12. Maria Orlando – Anderson County
  13. V. L. Stonecipher – Anderson County
  14. Patsye Thurmon- Anderson County
  15. Karlene Richter- Anderson County
  16. Mary Fell- Anderson County
  17. Florence Plemmons- Anderson County
  18. Theresa Venale- Anderson County
  19. Gloria Caton- Anderson County
  20. Pat Petrie- Anderson County
  21. Diane Alsop- Anderson County
  22. Sandy Christen- Anderson County
  23. Melanie Harles- Anderson County
  24. Miriam Wankerl- Anderson County
  25. Kari Iwanski – Anderson County
  26. Mary Elizabeth Alexander- Anderson County
  27. Patricia H. Aldridge- Blount County
  28. Ginny Ayers- Blount County
  29. Brenda Bell- Blount County
  30. Katy Chiles- Blount County
  31. Douglas Gamble- Blount County
  32. Nina Gregg- Blount County
  33. Dustin Park- Blount County
  34. Lo Starck- Blount County
  35. Marjorie Stewart- Blount County
  36. Dan Lawson- Bradley County
  37. Wm Tom Chadwell-Campbell County
  38. Elena Roser- Cheatham County
  39. Martha Wettemann – Cheatham County
  40. Alesandra Bellos- Davidson County
  41. Caryn Clopton- Davidson County
  42. Pam DeMatteo-Linn- Davidson County
  43. Romy Frank-Davidson County
  44. Amy Frogge- Davidson County
  45. Lucy Kells- Davidson County
  46. Karen McIntyre for Davidson County
  47. Cara Meissner- Davidson County
  48. Jill Speering- Davidson County
  49. Mary Holden- Davidson County
  50. Dr. Sarah Parker- Davidson County
  51. Nancy Stetten- Davidson County
  52. Jack Willey- Davidson County
  53. Pattye Post- Dickson County
  54. Larry Proffit- Dickson County
  55. Jerry Anderson- Greene County
  56. Alison Anderson- Hamilton County
  57. Alysia Comerford- Hamilton County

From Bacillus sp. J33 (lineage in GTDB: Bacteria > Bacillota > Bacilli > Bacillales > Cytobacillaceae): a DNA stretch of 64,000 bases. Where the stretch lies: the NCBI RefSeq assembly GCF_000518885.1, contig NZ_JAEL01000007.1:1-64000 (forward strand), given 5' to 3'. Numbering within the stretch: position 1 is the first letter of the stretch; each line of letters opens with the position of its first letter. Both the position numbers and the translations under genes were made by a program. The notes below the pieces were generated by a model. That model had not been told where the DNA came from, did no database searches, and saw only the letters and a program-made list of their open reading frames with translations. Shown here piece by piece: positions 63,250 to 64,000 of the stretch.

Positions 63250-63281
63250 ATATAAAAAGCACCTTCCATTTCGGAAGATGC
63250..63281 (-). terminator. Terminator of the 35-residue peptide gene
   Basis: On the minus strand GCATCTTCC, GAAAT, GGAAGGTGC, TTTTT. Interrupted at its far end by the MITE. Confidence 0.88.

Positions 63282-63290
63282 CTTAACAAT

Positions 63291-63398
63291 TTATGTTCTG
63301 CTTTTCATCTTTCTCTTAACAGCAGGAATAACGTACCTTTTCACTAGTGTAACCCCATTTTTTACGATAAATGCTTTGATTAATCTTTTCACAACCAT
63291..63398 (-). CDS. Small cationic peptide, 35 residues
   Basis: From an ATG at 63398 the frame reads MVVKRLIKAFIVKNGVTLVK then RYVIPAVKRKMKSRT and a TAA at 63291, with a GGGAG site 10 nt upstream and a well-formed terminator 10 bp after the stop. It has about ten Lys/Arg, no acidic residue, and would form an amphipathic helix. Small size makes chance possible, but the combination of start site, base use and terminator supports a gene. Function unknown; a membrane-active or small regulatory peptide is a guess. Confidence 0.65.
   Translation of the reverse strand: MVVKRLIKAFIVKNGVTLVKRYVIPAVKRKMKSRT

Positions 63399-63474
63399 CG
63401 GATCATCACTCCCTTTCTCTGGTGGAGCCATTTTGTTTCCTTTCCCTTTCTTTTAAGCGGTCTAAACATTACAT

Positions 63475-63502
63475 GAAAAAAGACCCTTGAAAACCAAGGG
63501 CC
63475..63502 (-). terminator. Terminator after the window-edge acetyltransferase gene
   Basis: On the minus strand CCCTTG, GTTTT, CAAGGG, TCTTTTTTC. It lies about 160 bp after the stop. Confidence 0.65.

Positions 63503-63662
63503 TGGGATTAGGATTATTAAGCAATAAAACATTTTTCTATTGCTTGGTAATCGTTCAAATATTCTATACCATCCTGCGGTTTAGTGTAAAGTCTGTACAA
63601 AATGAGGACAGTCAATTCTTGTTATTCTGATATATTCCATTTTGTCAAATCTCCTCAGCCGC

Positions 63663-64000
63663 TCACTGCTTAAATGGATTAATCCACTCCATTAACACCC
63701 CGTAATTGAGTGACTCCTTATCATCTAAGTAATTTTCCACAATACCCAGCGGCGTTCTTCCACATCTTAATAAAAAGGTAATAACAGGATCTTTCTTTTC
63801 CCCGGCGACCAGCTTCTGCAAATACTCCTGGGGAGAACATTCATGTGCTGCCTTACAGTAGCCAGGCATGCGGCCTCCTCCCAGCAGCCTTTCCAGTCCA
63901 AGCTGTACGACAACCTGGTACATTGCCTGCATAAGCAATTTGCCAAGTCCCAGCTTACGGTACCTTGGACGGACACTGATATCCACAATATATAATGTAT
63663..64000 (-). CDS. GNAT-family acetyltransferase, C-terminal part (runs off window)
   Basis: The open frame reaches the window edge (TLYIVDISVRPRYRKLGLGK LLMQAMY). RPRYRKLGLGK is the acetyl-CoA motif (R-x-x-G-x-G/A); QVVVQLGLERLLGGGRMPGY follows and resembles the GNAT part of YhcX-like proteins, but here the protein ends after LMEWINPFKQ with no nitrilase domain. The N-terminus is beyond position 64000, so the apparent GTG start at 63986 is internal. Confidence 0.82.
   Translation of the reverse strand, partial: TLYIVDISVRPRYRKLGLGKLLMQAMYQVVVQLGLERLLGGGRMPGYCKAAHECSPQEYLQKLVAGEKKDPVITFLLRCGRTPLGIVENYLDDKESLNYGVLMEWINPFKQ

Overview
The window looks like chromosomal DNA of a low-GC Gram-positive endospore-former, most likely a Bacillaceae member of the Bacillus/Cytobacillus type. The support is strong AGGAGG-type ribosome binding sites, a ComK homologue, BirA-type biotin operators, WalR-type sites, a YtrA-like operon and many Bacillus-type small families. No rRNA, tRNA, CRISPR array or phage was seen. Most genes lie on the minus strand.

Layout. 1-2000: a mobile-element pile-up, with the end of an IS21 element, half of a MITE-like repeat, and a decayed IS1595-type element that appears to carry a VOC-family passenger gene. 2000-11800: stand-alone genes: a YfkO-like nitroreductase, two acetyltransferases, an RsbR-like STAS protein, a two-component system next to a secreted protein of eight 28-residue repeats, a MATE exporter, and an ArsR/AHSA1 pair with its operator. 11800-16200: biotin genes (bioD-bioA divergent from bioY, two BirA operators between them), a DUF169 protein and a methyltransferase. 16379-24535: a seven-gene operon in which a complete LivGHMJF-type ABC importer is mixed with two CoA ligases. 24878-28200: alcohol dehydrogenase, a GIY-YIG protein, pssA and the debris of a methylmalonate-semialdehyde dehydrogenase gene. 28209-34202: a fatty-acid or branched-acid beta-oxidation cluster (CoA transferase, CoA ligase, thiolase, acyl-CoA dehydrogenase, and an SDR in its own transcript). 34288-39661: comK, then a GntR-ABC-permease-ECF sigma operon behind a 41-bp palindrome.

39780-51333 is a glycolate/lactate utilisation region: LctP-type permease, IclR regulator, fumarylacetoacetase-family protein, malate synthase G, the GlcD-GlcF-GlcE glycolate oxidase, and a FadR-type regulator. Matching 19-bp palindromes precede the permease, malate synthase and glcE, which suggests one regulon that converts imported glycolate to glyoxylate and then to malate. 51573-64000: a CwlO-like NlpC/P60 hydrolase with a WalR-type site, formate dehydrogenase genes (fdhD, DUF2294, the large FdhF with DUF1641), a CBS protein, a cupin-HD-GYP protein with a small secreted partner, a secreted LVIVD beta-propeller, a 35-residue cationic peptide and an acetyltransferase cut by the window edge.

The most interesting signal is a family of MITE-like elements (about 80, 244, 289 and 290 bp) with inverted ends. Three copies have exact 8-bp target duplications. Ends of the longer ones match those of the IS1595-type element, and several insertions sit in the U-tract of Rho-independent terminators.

58. Allie Beukema- Hamilton County
  59. James Hill- Hamilton County
  60. Amy Packer- Hamilton County
  61. Nathan Packer- Hamilton County
  62. Jane Boyd – Hawkins County
  63. Juanita Mitchell – Hawkins County
  64. Candace Bannister- Knox County
  65. Travis Donoho- Knox County
  66. Dave Gorman- Knox County
  67. Bob Kronick- Knox County
  68. Caroline Mann- Knox County
  69. Lance McCold- Knox County
  70. Jennifer Owen- Knox County
  71. Jane Skinner- Knox County
  72. Jennifer VanTol- Knox County
  73. Douglas E. Veum- Knox County
  74. Olivia Cook- McMinn County
  75. Austin Sauerbrei- McMinn County
  76. Dr. Patricia Waters- McMinn County
  77. Rosa Ponce- Montgomery County
  78. Martha Deadrick- Roane County
  79. Patricia Aramayo- Roane County
  80. Dorothy Jones- Roane County
  81. Darlene Johnson- Roane County
  82. Steven Rogers- Scott County
  83. Jerri Green- Shelby County
  84. Peg Watkins- Shelby County
  85. Carlista Barttels- Sullivan County
  86. Amy Collette- Sullivan County
  87. Charlotte Hoover- Sullivan County
  88. Susan Lodal- Sullivan County
  89. Angelo Pellitteri- Sullivan County
  90. Marsha Pellitteri- Sullivan County
  91. Candace Sass- Sullivan County
  92. Jennifer Schmitz- Sullivan County
  93. Chae Wells- Sullivan County
  94. Roberta Senzer- Sumner County
  95. Vanessa Sheehan- Sumner County
  96. A.H. Trask- Washington County
  97. Mary H. Stewart- Washington County
  98. Ellen Finney- Williamson County
  99. Kent Fourman- Williamson County
  100. Tammy Lipsey- Williamson County

One thought on “Third Grade Retention Law Harms Kids”
  1. Decisions are not being based on achievements under poor conditions third graders have endured. As first graders, schools were closed completely in the middle of March. As second graders, they went to school for awhile, they did the virtual with chromebooks and zoom meetings which had little to no effect on retention of material, and then would go a week or two with no schooling because the closure of schools did not allow time for Chrome books to be sent home! Now, basically they had a snowball chance in hell, they are expected to achieve a mastery level of “approaching expectations” in order to be promoted to 4th grade. I don’t think so. Teachers, administrators, parents, and grandparents are the individuals to make that decision. Not a percentage score on a test that lacks approximately 6 months of in school learning!